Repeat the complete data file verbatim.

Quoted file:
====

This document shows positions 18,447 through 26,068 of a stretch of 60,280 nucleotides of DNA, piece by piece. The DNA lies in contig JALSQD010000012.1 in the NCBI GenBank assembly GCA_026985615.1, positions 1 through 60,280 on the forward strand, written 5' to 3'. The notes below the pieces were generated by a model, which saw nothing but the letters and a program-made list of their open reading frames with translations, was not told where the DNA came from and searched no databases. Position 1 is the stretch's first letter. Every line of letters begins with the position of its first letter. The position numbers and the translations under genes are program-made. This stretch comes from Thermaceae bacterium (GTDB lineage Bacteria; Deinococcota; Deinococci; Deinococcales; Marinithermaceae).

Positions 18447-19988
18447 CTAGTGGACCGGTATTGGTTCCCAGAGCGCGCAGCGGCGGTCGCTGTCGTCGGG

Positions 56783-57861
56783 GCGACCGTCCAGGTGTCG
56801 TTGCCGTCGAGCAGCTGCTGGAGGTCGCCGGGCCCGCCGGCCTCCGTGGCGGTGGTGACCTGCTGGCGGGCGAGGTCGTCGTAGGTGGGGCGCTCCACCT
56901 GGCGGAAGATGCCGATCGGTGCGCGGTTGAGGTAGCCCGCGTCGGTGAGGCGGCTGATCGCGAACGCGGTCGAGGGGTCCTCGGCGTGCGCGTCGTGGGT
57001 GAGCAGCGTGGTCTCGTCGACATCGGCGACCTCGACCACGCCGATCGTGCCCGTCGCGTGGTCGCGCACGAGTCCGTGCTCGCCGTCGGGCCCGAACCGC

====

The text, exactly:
This document shows positions 18,447 through 26,068 of a stretch of 60,280 nucleotides of DNA, piece by piece. The DNA lies in contig JALSQD010000012.1 in the NCBI GenBank assembly GCA_026985615.1, positions 1 through 60,280 on the forward strand, written 5' to 3'. The notes below the pieces were generated by a model, which saw nothing but the letters and a program-made list of their open reading frames with translations, was not told where the DNA came from and searched no databases. Position 1 is the stretch's first letter. Every line of letters begins with the position of its first letter. The position numbers and the translations under genes are program-made. This stretch comes from Thermaceae bacterium (GTDB lineage Bacteria; Deinococcota; Deinococci; Deinococcales; Marinithermaceae).

Positions 18447-19988
18447 CTAGTGGACCGGTATTGGTTCCCAGAGCGCGCAGCGGCGGTCGCTGTCGTCGGG

Positions 56783-57861
56783 GCGACCGTCCAGGTGTCG
56801 TTGCCGTCGAGCAGCTGCTGGAGGTCGCCGGGCCCGCCGGCCTCCGTGGCGGTGGTGACCTGCTGGCGGGCGAGGTCGTCGTAGGTGGGGCGCTCCACCT
56901 GGCGGAAGATGCCGATCGGTGCGCGGTTGAGGTAGCCCGCGTCGGTGAGGCGGCTGATCGCGAACGCGGTCGAGGGGTCCTCGGCGTGCGCGTCGTGGGT
57001 GAGCAGCGTGGTCTCGTCGACATCGGCGACCTCGACCACGCCGATCGTGCCCGTCGCGTGGTCGCGCACGAGTCCGTGCTCGCCGTCGGGCCCGAACCGC